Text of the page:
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ENG101: Composition Research Guide: What's Good on the Web

Selected research resources and tools for students doing research in their ENG101 classes. The basics of doing research in Feinberg Library.

Not All Information is Created Equal

Things you should consider to help you judge if the info you find is reliable.

  • The Author (and their credentials)
    The author of a web page can be an individual, a group of individuals, an organization, a government agency etc.... Once you determine who the author is you want to find out what their credentials are - credentials are things like degrees, professional experience, and what institutions they may be affiliated with. Since authors can write about anything, be sure that the author is addressing topics in which they are experts. For example you would likely trust a medical Dr.'s advice on health issues, but you may be wary if he was writing about how to make money in the stock market. 
  • The Site Owner/Publisher
    Web sites can be created by individuals, organizations, schools, companies, government agencies, etc... Determining whose site it is can help you determine what the purpose of the site is - educational, informational, entertainment, comerce, etc... Search the web site to get information about its owner - many times you can find an 'About' link with this information. If you have never heard of the site owner be wary of using their information.

    Sometimes it is very difficult to figure out who owns a site, but you can always use Network Solutions' WHOIS search to find out who registered the URL.
  • The Date
    Most web pages should have a date. It may be the date the page was created, the date the information is copyrighted or the date it was last updated. The date information is usually found either at the very top or very bottom of the page.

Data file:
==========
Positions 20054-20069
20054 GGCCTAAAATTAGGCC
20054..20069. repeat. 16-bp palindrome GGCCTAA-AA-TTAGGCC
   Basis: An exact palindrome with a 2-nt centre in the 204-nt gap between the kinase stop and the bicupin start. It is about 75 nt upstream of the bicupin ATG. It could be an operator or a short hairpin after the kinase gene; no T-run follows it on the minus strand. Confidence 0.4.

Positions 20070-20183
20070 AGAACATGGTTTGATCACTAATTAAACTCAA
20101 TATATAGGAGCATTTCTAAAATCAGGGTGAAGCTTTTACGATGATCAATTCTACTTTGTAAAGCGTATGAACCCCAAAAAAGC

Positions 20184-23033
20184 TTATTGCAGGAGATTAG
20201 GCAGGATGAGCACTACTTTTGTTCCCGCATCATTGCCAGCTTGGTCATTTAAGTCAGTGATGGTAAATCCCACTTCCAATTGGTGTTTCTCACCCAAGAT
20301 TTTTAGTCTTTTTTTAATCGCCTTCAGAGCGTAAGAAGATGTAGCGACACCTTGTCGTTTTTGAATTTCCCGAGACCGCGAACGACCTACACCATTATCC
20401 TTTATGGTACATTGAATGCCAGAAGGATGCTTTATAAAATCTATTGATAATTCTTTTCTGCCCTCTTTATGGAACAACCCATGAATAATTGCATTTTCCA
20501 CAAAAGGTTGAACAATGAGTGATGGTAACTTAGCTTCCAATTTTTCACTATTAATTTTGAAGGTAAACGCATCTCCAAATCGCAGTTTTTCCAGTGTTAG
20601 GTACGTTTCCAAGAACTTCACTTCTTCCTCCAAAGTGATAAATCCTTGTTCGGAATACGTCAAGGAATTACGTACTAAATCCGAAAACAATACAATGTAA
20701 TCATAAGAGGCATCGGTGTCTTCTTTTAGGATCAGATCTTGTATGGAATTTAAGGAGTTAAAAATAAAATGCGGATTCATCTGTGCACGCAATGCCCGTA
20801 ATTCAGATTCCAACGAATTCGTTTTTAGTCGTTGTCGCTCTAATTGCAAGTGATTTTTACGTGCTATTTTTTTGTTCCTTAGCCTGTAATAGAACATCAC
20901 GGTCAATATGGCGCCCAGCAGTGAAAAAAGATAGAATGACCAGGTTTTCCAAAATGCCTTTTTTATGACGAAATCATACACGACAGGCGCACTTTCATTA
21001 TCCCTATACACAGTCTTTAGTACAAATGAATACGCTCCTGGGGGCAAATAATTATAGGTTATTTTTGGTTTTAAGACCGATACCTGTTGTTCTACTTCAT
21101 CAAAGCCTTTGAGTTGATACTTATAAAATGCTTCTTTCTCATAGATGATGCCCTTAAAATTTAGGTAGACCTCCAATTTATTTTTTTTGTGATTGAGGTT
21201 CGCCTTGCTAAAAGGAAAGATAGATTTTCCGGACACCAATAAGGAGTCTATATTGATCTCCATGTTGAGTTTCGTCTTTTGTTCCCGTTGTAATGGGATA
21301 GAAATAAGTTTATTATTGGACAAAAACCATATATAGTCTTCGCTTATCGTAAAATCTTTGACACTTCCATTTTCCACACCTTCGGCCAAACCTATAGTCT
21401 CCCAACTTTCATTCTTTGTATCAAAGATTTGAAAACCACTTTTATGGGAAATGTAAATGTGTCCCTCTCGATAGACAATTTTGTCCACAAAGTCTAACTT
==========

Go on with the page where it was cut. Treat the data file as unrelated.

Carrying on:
The date is important because you want to be sure you have current and up to date information. Particularly with topics like technology, science or medicine new discoveries and advances are being made all the the time.
  • The Citations
    As a student you are required to provide citations for the information you use. You should have the same high standards for the information you collect. Not all sources (especially news sources) use citations listed at the end of their pages. In many cases sources of information are listed within the text. If a site is giving you facts and figures, be sure you know where they are getting their data and that it is reliable and up to date.
  • The Content
    It may be obvious, but be sure to read the web page to see if the information on it is on topic for your research and that it is written at a level appropriate for college research. Be wary of pages with lots of typos and spelling mistakes.

  • The Bias
    Bias is when an individual or group takes a side on an issue. You will need to carefully read the content of a page to see if it is biased. Signs of a bias include only providing facts that support their position, or indicating that the other side doesn't really have a case. Being biased does not mean the information is necessarily wrong, but to be objective you would need to balance your sources with information from other sites. It is likely to find biased sites when researching controversial issues like abortion, gun control and politics in general.   

Other Resources about Evaluating web pages:

Using Google Better

Google is great if you know how to navigate advanced search and harness the power of google scholar.

Google Scholar (Advanced Search) Finds Published Articles, Books, Conference Precedings and Reports